For more than 62 years, the Gatlin Brothers have entertained audiences and wracked up accolade after accolade along the way, including a Grammy Award, American Country Music awards, five Country Music Award nominations, seven number one singles and 32 Top 40 records.
This weekend, the trio will bring some of those award-winning songs, including “Broken Road” and “All the Gold in California” to the Palace Theatre stage at 21 W. Otterman St., Greensburg, and do what they do best - entertain.
“Several years ago Larry King was interviewing Ringo Starr and he asked him why he continued to perform after so many years, and before he blurted out his answer, I said, ‘it’s what we do,’” said Rudy Gatlin. Starr’s answer was exactly the same.
The trio first sang publicly at a talent show in Abilene Texas when Larry was 7, Steve was 4 and Rudy was just 2. They went on to win that talent show, which earned them a chance to sing on the KRLD radio show with Slim Willet.
But Rudy Gatlin said it wasn’t until the early 1970s that they began to realize that music was what they were meant to do full time.
In early 1971, Larry Gatlin released his first album, “The Pilgrim,” and after they finished their time at Texas Tech University in 1975, Steve and Rudy joined their brother in Nashville. They both became back up singers for Tammy Wynette.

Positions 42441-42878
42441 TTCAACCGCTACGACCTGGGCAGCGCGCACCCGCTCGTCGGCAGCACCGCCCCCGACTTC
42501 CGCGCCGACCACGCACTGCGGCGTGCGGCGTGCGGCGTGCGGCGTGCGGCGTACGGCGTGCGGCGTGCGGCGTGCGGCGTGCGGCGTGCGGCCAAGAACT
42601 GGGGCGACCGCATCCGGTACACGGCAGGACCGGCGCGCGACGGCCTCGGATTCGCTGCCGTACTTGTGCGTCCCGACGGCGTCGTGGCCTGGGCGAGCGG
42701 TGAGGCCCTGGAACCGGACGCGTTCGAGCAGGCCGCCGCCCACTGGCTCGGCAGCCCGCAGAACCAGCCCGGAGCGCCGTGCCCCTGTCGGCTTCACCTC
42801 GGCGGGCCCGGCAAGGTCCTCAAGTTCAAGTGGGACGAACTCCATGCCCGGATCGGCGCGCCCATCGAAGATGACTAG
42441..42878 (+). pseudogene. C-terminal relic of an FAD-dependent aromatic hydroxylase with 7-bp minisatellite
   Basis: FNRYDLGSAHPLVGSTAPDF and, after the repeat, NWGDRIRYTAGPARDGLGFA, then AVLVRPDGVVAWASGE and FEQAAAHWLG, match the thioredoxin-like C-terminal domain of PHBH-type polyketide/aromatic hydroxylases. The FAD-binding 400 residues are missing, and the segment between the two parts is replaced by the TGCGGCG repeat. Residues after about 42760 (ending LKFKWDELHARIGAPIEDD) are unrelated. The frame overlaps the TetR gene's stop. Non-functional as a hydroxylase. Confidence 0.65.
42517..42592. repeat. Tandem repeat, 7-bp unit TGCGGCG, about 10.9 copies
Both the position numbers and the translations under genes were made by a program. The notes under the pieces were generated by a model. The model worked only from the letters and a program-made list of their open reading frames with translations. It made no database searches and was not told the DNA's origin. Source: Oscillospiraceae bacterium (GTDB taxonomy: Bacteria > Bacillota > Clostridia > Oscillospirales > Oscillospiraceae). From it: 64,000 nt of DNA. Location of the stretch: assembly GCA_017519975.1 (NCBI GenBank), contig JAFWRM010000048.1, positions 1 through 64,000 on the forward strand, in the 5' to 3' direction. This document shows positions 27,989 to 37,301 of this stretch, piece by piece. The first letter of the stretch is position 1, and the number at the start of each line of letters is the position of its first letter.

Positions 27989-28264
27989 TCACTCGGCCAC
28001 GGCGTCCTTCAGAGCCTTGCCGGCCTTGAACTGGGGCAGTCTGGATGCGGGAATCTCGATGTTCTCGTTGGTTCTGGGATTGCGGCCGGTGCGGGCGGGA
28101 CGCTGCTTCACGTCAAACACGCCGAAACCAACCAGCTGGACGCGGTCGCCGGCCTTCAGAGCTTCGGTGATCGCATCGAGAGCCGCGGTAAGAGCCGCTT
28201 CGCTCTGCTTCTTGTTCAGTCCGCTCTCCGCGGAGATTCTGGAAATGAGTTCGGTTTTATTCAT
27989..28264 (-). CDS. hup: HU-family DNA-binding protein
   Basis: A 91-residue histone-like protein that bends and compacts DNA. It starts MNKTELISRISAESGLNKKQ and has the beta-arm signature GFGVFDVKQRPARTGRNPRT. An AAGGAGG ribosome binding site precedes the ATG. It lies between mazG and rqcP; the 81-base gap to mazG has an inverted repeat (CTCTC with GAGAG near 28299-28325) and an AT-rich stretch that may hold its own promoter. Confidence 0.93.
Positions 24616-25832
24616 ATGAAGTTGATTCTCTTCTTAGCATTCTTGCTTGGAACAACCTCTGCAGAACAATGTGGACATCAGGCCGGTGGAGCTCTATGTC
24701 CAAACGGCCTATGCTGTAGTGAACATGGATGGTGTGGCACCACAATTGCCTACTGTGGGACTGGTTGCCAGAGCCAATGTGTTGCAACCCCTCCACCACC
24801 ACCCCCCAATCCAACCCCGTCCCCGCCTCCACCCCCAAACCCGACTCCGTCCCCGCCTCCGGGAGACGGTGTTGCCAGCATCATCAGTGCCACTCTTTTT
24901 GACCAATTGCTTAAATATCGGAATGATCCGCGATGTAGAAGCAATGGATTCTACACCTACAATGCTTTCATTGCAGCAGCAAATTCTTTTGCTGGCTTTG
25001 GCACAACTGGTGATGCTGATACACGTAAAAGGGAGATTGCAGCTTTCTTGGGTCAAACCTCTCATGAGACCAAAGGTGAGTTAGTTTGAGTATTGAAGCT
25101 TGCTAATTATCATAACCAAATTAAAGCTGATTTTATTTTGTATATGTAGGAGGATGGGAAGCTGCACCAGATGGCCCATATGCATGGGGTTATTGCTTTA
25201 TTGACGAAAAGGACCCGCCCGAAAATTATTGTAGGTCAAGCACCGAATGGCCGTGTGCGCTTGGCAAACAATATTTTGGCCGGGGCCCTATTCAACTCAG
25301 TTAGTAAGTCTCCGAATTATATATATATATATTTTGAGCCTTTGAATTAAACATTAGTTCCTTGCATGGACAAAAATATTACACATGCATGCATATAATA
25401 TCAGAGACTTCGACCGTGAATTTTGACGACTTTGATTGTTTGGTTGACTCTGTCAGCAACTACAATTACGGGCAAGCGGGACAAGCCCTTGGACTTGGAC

“Then we started recording a few songs and got to the point that we wanted it real bad,” said Rudy Gatlin. “By June of 1976, we knew we were going to do this.”
It was that year that the brothers released the chart-topping hit, and later Grammy-winning song “Broken Road.”
They were on the fast track to success. By 1979, their song “All the Gold in California” was rising on the charts, eventually hitting number one on the Billboard charts.
“We were one of the hottest bands out of Nashville,” said Rudy Gatlin.
And over the last four decades the brothers have sang at such places as the White House, the Ryman Theater, Radio City Music Hall, the Johnny Carson Show, Oprah and dozens of other high caliber places.
In 2015, the brothers celebrated 60 years of making music together and released the album “The Gospel According to Gatlin.”
Rudy Gatlin said they have no plans to quit traveling and performing any time soon.
“We’re going to do it until we can’t do it anymore,” he said. “It would have to be because we physically just couldn’t travel or perform anymore.”
Over the years, traveling has gotten harder with all of the regulations and the work that goes into it.
“This isn’t a hobby,” Rudy Gatlin said.
“It’s work. It’s enjoyable but it’s still work. The routine can get overwhelming getting up in the morning to head to the airport, check in our luggage and instruments, pick it all up after we land, go to the hotel and check in and then go to the venue to do sound check and then perform the show. It’s a full day.”
Tour buses do make it a little easier, he said.
The brothers are no strangers to the Pittsburgh area, playing Heinz Hall and even Three Rivers Stadium in the 1980s when they toured with Kenny Rogers.
The show is set to take stage 7:30 p.m. June 21. Tickets start at $75 and are available at www.thepalacetheatre.org, at 724-836-8000 or at the door.